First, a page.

We had crossed all of China, these final days on routes that were used by Alexander the Great, Genghis Khan and Marco Polo.  Our guide Abdul introduced us to Uighur culture and explained that Alexander the Great coined that name, which means “united” people.  It was a pleasure to dine with Abdul's family at their farm outside Kashgar.  His mother seemed thrilled to receive a Mono Lake Committee shopping bag!

            Our next stop: Turkmenistan, half-way around the world from Mono Lake. 

6th China Blog: The Southern Silk Road: Hotan to Kashgar

Hotan is an oasis on the Southern Silk Road, east of Kashgar, famous for centuries for its jade. It was  here we met our friend from home, Rick Kattelmann, and our new guide Abdul, and began our trek through far western China's Uighur region.  Hotan is an island of green in the Taklamakan Desert, with orchards of fruits and nuts and fields of wheat going on for miles.  We drove to the “green wall” at the edge of town where men were planting and drip irrigating peach trees and tamarisk, trying to hold back the shifting dunes.
            Hotan exists because of its water--the Jade River.  A major discovery in 2001 in the river bed started a modern day “jade rush', a free for all that is tearing up the riverbed using everything from shovels to huge excavators.  People sleep among the tailing piles, and work at night, looking for the shine of the precious stones.  Men could be seen all over town haggling over stones. We presented a small piece we found to a jade buyer. The answer?  He threw the worthless river stone on the ground.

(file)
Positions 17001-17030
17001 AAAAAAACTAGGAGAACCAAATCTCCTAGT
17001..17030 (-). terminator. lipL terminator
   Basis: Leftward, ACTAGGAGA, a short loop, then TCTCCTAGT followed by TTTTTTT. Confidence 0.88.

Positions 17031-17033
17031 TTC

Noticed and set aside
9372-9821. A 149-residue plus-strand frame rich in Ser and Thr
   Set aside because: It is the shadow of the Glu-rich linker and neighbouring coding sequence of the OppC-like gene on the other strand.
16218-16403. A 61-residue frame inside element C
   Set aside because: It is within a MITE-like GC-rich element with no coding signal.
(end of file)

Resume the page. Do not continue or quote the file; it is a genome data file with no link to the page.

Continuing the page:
Silk has been the key trade item for centuries.  A factory in Hotan still does the whole process by hand, from stringing the silk off the cocoons, to spinning, dying and weaving. 

            Continuing west, we explored Yarkand (a “small” town of only 560,000 at 38°17'N) and a wonderful weekly market in Kargilik.  Even with a nice van and a good driver, it was a long, bumpy ride.  A railroad is set to open soon, and a new highway is under construction.  The evolution of the Silk Road continues.
            Kashgar has always been a crossroads and trading center, a bridge between China and Central Asia.  The Uighur region seems like a whole different country, and for much of human history, it has been.  Veiled women now mix with Han Chinese in mini-skirts and high heels.  Color abounds everywhere, with beautiful fabrics, lucious fruits and shiny copper pots.  Woman dress to go to market in exquisite dresses we would only consider wearing to a formal wedding.  The transport mode of choice is an electric scooter.  They zip around everywhere, including on sidewalks and through crowded market aisles.  Women sit side-saddle in back, clutching small children and not even holding on to the driver or scooter. 
            Kashgar has a livestock market on Sundays, where sheep, donkeys, cows, goats and even cats and dogs have been sold or traded for centuries.  Looking for a fast horse?  There's a special area to “test ride”the sale horses at top speed. We sampled a traditional Uighur kebob here, lamb, dipped in flour and egg and baked in a stone fired oven. 

Monday, May 2, 2011

Qinghai, Blue Lake of the Tibetan Plateau